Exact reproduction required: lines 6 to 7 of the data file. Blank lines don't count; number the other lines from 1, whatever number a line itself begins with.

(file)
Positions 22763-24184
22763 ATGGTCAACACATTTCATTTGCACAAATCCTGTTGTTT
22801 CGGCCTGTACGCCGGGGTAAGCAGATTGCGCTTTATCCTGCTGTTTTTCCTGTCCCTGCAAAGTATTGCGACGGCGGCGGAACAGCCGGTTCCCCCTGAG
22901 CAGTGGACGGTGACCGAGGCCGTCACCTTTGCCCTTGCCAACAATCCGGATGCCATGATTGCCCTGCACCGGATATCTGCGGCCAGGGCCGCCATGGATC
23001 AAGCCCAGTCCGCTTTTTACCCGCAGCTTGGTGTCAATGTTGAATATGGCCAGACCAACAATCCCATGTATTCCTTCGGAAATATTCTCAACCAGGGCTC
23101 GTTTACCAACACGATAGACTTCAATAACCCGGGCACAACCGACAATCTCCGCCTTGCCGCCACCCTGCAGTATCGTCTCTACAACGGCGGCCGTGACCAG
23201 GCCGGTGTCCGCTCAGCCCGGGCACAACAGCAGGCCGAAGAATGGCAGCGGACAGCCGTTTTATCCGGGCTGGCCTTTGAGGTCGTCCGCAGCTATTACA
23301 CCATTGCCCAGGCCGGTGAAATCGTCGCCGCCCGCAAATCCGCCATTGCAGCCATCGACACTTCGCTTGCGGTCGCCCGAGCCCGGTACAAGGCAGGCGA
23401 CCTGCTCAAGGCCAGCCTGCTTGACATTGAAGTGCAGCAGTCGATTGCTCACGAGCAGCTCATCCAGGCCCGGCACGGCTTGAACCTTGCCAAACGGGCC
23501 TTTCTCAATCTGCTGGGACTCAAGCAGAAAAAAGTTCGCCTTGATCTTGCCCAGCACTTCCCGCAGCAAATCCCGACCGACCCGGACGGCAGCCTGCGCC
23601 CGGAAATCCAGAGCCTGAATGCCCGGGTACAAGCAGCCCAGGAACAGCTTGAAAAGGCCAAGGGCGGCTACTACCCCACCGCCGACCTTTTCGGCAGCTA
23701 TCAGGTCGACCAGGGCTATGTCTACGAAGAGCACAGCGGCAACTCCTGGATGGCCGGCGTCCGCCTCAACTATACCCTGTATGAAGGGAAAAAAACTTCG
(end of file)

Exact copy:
23101 GTTTACCAACACGATAGACTTCAATAACCCGGGCACAACCGACAATCTCCGCCTTGCCGCCACCCTGCAGTATCGTCTCTACAACGGCGGCCGTGACCAG
23201 GCCGGTGTCCGCTCAGCCCGGGCACAACAGCAGGCCGAAGAATGGCAGCGGACAGCCGTTTTATCCGGGCTGGCCTTTGAGGTCGTCCGCAGCTATTACA